MARKO KRALYEVICH, Servian hero, was a son of the Servian king or prince, Vukashin (d. 1371). Chagrined at not himself becoming king after his father's death, he headed a revolt against the new ruler of the Servians. Later he passed into the service of the sultan of Turkey, and was killed in battle about 1394. Marko, however, is more celebrated in legend than in history. He is regarded as the personification of the Servian race, and stories of strength and wonder have gathered round his name. He is supposed to have lived for 300 years, to have ridden a horse 150 years old, and to have used his enormous physical strength against oppressors, especially against the Turks. He is a great figure in Servian poetry, and his deeds are also told in the epic poems of the Rumanians and the Bulgarians. One tradition relates how he retired from the world owing to the advent of firearms, which, he held, made strength and valour of no account in battle. Goethe regards Marko as the counterpart of Hercules and of the Persian Rustem.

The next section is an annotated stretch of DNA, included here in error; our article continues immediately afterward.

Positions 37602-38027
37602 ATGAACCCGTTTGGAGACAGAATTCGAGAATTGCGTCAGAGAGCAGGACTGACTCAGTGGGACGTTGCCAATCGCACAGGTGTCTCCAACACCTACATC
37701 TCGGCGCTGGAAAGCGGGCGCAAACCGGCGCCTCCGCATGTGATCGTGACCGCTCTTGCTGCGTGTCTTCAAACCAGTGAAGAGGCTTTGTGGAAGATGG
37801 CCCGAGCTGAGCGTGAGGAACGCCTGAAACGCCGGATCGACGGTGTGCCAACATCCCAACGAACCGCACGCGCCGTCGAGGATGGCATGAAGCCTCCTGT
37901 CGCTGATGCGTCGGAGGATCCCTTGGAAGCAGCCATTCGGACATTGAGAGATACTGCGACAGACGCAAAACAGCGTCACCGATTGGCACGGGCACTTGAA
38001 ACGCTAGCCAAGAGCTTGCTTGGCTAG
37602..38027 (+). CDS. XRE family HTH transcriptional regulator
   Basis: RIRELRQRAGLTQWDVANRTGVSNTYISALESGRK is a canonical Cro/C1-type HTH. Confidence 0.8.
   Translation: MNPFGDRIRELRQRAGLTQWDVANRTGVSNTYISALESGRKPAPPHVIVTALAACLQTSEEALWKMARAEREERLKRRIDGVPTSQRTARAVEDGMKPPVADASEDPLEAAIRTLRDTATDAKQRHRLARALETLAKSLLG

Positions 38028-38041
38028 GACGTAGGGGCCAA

The Servian poems about him were published in 1878; a German translation by Grober (Marko, der Konigssohn) appeared at Vienna in 1883.
Note - this article incorporates content from Encyclopaedia Britannica, Eleventh Edition, (1910-1911)